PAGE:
Lee Drutman wrote for Vox's Big Idea series on the precarious balance between healthy and unhealthy partisanship.
As political scientist E.E. Schattschneider famously observed in his 1942 book, Party Government, “Modern democracy is unthinkable save in terms of parties.” It is unthinkable, because without competing parties, voters lack meaningful choices. Partisan conflict is necessary for democracy, because one-party politics is not democracy. It’s totalitarianism.
Competition gives parties incentives to respond to voters. And losing parties keep winning parties accountable by threatening to take away their supporters.
Parties mobilize and engage citizens to win elections, in the process bringing many otherwise apathetic citizens into politics. They bind disparate citizens together in a common purpose, providing a shared sense of collective energy necessary for a functioning democracy. Absent parties to structure and organize politics, democracy would crumble under chaos or apathy.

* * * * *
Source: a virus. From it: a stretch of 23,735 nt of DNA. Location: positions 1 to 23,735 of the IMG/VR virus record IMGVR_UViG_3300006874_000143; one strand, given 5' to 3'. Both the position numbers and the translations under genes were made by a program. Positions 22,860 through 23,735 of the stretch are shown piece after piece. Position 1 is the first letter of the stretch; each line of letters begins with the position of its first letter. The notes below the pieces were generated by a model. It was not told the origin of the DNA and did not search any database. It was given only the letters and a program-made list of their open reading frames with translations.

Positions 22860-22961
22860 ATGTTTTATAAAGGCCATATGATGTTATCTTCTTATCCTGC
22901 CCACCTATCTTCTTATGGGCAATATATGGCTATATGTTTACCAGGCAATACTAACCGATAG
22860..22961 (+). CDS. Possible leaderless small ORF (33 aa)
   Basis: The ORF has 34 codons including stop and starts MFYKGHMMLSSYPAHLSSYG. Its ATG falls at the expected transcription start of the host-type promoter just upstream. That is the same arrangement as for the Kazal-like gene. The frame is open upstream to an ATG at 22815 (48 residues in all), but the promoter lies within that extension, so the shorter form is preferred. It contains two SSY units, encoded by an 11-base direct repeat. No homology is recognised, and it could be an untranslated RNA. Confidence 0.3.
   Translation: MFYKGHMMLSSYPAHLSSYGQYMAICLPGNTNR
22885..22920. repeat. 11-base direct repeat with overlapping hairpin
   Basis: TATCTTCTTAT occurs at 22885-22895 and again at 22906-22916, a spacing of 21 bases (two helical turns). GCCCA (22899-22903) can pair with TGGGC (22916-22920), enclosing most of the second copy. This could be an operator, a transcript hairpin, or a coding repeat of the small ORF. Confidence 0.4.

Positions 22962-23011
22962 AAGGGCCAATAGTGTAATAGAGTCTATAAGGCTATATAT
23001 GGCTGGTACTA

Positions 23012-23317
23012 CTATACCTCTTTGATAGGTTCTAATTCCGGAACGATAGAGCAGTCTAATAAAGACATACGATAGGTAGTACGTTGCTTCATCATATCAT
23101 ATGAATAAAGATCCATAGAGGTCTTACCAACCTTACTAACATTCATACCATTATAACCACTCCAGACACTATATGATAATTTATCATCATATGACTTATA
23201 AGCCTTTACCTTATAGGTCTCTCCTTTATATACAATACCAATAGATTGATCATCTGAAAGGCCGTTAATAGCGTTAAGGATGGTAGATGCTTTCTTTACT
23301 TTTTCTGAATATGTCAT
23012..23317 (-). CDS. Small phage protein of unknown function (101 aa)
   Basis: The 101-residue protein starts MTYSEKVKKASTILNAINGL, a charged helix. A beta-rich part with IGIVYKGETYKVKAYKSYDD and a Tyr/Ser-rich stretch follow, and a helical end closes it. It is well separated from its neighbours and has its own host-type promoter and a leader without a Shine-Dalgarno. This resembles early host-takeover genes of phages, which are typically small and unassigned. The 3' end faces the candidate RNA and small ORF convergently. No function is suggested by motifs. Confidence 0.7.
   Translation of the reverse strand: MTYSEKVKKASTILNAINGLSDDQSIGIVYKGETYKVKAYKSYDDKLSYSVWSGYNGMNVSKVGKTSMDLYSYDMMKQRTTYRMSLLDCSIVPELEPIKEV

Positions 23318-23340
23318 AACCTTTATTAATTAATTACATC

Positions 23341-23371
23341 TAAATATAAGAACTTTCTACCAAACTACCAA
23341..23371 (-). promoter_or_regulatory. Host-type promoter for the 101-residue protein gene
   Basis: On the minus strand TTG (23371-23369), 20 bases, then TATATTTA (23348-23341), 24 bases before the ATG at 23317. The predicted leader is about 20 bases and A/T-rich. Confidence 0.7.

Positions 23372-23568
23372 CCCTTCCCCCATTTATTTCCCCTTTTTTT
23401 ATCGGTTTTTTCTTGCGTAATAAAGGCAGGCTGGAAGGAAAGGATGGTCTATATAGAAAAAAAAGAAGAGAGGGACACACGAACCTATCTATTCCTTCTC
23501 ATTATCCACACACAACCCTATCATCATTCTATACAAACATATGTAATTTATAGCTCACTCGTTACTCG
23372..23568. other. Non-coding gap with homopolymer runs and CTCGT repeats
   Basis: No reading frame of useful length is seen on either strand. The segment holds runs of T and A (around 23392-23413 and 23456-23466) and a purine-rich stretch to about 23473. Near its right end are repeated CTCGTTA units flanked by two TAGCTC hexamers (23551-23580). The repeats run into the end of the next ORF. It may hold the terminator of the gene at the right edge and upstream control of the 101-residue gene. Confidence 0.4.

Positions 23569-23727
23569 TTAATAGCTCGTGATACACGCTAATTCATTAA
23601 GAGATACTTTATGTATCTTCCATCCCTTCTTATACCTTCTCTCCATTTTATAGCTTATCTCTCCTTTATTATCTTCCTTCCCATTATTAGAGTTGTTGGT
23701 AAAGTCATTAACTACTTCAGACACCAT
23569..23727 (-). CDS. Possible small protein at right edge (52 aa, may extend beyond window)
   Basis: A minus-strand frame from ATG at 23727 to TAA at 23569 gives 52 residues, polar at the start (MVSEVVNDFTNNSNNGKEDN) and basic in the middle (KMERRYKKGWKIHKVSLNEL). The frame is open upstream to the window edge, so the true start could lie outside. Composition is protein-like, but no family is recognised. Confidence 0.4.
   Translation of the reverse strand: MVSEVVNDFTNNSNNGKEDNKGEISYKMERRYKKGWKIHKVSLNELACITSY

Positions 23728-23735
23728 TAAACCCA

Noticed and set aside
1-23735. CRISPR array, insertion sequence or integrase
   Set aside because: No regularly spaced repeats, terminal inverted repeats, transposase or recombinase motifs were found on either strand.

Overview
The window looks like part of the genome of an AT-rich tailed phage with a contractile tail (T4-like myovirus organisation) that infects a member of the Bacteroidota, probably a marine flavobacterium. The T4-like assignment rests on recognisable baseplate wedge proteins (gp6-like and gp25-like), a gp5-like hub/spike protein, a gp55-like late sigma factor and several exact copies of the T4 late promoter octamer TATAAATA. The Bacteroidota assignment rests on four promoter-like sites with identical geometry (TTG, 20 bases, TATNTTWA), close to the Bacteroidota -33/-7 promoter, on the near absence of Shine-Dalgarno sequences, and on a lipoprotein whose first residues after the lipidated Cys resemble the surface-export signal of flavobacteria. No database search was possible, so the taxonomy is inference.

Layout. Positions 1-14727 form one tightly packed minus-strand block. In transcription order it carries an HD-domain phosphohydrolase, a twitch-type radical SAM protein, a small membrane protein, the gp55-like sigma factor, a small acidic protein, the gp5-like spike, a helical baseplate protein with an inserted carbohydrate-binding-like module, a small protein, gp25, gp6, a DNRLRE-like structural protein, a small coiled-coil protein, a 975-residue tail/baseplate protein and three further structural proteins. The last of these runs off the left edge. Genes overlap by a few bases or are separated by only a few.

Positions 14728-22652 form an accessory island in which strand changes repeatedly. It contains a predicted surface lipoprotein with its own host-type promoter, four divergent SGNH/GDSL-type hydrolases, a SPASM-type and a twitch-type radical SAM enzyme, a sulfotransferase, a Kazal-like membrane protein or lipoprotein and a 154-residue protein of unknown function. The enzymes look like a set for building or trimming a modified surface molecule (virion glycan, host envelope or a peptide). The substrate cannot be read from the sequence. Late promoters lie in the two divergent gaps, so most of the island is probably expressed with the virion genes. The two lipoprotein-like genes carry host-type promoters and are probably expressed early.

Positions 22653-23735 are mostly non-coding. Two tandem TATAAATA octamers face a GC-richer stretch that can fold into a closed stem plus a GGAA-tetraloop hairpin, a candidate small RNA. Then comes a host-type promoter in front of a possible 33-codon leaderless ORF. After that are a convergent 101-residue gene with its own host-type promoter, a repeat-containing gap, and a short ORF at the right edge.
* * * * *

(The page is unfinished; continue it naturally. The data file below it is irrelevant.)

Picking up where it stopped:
But the good things that parties accomplish come with side effects. To unite people, parties must also divide, by offering a common enemy to everyone on their side. As psychologists have long known, in-group loyalty and out-group hostility are two sides of the same coin. And under certain circumstances, particularly ones of high stress and high threat, and usually with active goading from above, out-group hostility can easily take on very dark and destructive forces.
Here’s the paradox: We can’t have democracy without partisanship. But when partisanship overwhelms everything, it becomes increasingly difficult for democracy to function.